By Tony Massarotti, 98.5 The Sports Hub
Let’s not pretend that we know what Chaim Bloom is – or will be – because the truth is that we don’t have a clue. Sometimes, there is just no way to know how someone will perform until he (or she) is in the actual position.
The idea, of course, is that Bloom will be to the Red Sox now what Theo Epstein was in 2003, even if the Sox are dissuading us from making those comparisons. But we’ll see.
In the interim, know this: Bloom comes with Epstein’s seal of approval, which should tell you plenty as to how the Sox still feel about Epstein’s capabilities. Theo works for the Chicago Cubs, but he’s always kept one eye on the Red Sox since leaving the team following the 2011 season, and he remains close to Sox president Sam Kennedy, who grew up with Epstein in Brookline.
The point is that Epstein still cares about the Red Sox and always will, if for no other reason than the fact that he was born into it.
“Frankly, I talked to Theo a lot during the process, as did Tom [Werner] at one point, just to do some digging on Chaim – and he couldn’t have been more supportive,” Kennedy told Sean McAdam of the Boston Sports Journal. “He said, ‘If you’re going to look at someone outside the organization, Chaim is someone you should target and you shouldn’t waste time. You should go and get him.’ ”
So the Red Sox did, regardless of whether they had interest in Epstein, Andrew Friedman or Billy Beane, among others. (And they did.) Everything about Bloom screams long term, from his age (36) to his history with the Tampa Bay Rays, who have no choice but to pump out young players.
But does that mean Bloom will succeed? Hell no. Ben Cherington felt like a good long-term hire, too. Maybe he would have proven to be. But in the two years after Cherington led the Red Sox to the 2013 World Series title, the Red Sox finished last. (He never made it to the end of 2015.) Cherington seemed a little too passive at times and at least operated without some of the gumption necessary to make bold maneuvers. At the very least, it certainly felt that way.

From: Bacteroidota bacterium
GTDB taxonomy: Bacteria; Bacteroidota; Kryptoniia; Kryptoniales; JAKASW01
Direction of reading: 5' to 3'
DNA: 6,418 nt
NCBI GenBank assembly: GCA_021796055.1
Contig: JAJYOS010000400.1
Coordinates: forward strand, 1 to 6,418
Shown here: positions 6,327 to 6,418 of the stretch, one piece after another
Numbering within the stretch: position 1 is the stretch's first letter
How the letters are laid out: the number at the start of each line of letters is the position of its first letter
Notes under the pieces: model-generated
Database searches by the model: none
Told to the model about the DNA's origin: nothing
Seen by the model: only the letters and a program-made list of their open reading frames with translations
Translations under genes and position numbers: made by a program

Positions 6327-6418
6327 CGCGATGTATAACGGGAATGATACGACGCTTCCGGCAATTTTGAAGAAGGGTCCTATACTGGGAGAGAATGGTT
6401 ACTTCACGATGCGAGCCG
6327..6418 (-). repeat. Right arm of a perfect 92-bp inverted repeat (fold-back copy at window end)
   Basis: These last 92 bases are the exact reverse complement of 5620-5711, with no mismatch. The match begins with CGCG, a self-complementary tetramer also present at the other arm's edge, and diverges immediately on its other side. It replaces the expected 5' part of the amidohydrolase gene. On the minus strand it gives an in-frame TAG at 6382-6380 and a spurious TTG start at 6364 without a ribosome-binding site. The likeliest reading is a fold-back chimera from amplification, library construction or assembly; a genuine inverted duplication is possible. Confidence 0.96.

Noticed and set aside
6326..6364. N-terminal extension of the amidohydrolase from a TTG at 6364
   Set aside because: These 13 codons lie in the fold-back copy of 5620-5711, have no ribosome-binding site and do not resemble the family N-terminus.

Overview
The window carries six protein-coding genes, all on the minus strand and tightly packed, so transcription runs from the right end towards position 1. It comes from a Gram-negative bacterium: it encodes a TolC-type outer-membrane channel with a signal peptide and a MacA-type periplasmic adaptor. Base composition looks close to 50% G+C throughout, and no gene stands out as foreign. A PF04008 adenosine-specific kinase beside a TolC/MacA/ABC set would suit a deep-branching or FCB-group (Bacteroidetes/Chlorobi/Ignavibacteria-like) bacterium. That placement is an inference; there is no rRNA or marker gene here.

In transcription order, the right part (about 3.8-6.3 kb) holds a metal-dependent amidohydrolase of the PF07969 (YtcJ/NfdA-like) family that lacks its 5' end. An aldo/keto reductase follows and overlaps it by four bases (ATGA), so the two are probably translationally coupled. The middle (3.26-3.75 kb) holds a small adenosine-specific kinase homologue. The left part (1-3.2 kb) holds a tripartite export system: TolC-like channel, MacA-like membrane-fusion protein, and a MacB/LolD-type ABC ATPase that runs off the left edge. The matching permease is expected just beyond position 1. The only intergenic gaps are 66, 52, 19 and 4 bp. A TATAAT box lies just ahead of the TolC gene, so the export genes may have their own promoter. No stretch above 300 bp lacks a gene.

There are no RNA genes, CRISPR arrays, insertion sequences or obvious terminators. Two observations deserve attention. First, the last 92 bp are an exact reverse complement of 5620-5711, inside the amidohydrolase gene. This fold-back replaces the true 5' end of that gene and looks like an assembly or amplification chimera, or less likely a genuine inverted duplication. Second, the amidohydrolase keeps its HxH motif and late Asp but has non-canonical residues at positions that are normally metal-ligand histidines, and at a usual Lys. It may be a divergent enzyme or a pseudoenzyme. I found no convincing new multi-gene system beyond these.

Now here’s the good news: in Bloom, the Red Sox at least seem to be going back to the model they possessed under Epstein, who guided them from 2003-2011. During that span, the Red Sox won more games than any team but the New York Yankees. Along with the St. Louis Cardinals, they won more World Series than anyone else (two). They went to four American League Championship Series and made the playoffs six times.
Was it perfect? No. But it was far more consistent than it has been since. Since the start of 2011, the Red Sox have had four heads of their baseball operation (Epstein, Cherington, Dave Dombrowski and Bloom) and four managers (Terry Francona, Bobby Valentine, John Farrell and Alex Cora). That wheel needs to stop spinning because, quite simply, we’re all getting nauseous.
As for Bloom’s first day on the job yesterday, let’s cut the guy a break. He wasn’t going to come out and tell us that the team expected J.D. Martinez to opt out or that they will trade Mookie Betts. That would have been foolish. We all know what challenges face him and the Red Sox in the short term and the long. And the only way to know whether Bloom is the man to lead the Red Sox back to a more stable existence is to watch him actually do it.
As for those who tell you otherwise, well, they’re the ones who don’t have a clue.